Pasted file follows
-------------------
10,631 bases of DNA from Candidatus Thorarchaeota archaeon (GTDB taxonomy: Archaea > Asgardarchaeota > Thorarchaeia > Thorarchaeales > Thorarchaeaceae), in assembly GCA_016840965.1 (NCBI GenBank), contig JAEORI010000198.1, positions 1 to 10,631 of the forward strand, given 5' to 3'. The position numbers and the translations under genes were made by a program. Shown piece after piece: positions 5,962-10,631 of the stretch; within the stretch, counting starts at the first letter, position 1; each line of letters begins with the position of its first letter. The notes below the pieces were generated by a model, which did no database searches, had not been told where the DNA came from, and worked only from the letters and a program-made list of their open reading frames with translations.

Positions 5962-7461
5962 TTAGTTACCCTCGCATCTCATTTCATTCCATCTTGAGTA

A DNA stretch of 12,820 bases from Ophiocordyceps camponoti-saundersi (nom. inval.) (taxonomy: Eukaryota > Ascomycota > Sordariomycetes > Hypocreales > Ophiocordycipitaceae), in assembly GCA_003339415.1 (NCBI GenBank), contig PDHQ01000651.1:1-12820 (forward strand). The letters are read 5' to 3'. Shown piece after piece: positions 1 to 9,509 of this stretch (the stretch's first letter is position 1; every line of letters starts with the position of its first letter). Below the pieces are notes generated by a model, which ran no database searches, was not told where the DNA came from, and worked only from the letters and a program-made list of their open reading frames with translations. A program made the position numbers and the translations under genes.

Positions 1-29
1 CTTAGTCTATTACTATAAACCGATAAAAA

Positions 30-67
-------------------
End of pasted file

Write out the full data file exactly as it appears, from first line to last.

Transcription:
10,631 bases of DNA from Candidatus Thorarchaeota archaeon (GTDB taxonomy: Archaea > Asgardarchaeota > Thorarchaeia > Thorarchaeales > Thorarchaeaceae), in assembly GCA_016840965.1 (NCBI GenBank), contig JAEORI010000198.1, positions 1 to 10,631 of the forward strand, given 5' to 3'. The position numbers and the translations under genes were made by a program. Shown piece after piece: positions 5,962-10,631 of the stretch; within the stretch, counting starts at the first letter, position 1; each line of letters begins with the position of its first letter. The notes below the pieces were generated by a model, which did no database searches, had not been told where the DNA came from, and worked only from the letters and a program-made list of their open reading frames with translations.

Positions 5962-7461
5962 TTAGTTACCCTCGCATCTCATTTCATTCCATCTTGAGTA

A DNA stretch of 12,820 bases from Ophiocordyceps camponoti-saundersi (nom. inval.) (taxonomy: Eukaryota > Ascomycota > Sordariomycetes > Hypocreales > Ophiocordycipitaceae), in assembly GCA_003339415.1 (NCBI GenBank), contig PDHQ01000651.1:1-12820 (forward strand). The letters are read 5' to 3'. Shown piece after piece: positions 1 to 9,509 of this stretch (the stretch's first letter is position 1; every line of letters starts with the position of its first letter). Below the pieces are notes generated by a model, which ran no database searches, was not told where the DNA came from, and worked only from the letters and a program-made list of their open reading frames with translations. A program made the position numbers and the translations under genes.

Positions 1-29
1 CTTAGTCTATTACTATAAACCGATAAAAA

Positions 30-67